This is an excellent article. The thing I like about it the most is your writing style, which is straight-forward and not too condescending.

Well done, sir.

thanks, im a student and this is helpful

In your Array and Structures examples the < symbols have been HTML encoded, and then passed into pre tag so they don't render the < and instead display the html encoded &lt ("ampersand l t", not sure if this will be encoded via the comments UI)

Yeah, I think this is a bug in...well...something. I can't figure out why the earlier examples work but this one doesn't. Anyway, kludged it by removing the blank lines in the examples; makes them slightly uglier, but solves the immediate problem. More investigation is needed. Fob

For #13, I think that

struct { int x, y; } a[2][10];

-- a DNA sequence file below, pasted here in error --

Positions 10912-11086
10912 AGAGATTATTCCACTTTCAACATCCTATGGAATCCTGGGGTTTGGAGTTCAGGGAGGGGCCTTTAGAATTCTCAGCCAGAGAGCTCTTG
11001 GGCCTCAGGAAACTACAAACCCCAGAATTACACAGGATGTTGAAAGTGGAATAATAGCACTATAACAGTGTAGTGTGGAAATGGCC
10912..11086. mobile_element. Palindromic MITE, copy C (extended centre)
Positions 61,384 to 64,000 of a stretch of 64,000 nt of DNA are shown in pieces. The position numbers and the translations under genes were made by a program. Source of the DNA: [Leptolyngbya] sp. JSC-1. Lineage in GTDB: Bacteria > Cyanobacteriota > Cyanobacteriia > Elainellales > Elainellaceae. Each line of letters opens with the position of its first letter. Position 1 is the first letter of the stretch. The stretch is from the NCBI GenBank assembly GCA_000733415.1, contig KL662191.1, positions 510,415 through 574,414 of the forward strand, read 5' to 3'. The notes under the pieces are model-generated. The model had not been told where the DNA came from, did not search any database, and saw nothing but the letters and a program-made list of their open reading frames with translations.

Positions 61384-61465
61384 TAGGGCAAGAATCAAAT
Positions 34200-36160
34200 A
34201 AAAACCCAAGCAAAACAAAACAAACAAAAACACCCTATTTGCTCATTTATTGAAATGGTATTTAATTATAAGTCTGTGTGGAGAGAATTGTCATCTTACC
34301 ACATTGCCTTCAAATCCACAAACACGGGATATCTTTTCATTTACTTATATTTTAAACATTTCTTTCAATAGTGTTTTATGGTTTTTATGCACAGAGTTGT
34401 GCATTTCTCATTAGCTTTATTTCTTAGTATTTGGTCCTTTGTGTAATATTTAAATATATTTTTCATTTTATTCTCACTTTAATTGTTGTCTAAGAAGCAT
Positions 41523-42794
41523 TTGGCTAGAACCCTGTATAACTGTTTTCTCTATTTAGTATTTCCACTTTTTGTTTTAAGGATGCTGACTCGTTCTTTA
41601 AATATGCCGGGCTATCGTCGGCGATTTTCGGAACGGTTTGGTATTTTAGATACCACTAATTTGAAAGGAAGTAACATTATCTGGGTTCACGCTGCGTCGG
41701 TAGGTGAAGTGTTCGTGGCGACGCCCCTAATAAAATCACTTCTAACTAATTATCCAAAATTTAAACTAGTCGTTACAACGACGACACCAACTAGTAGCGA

is unwieldy and unintuitive. I would never do that. Just my 2 cents.

A struct helps to add clear semantic meaning to a value. This example doesn't mean much, but how about something like this:

struct {Time open, close; } hours[7];

Then, you can easily reference hours[SUNDAY].open, for instance.

It's way better than the alternative the author cited. Your data structures should match the thing you're modeling. If the code you quote scares you, if you find it unintuitive, you're not ready to handle that kind of programming task, and should go back to school.

Despite its evilness, the preprocessor is an indispensable tool for situations requiring either lots of code generation, or idioms not natively supported by the language that would be difficult and error prone to implement otherwise.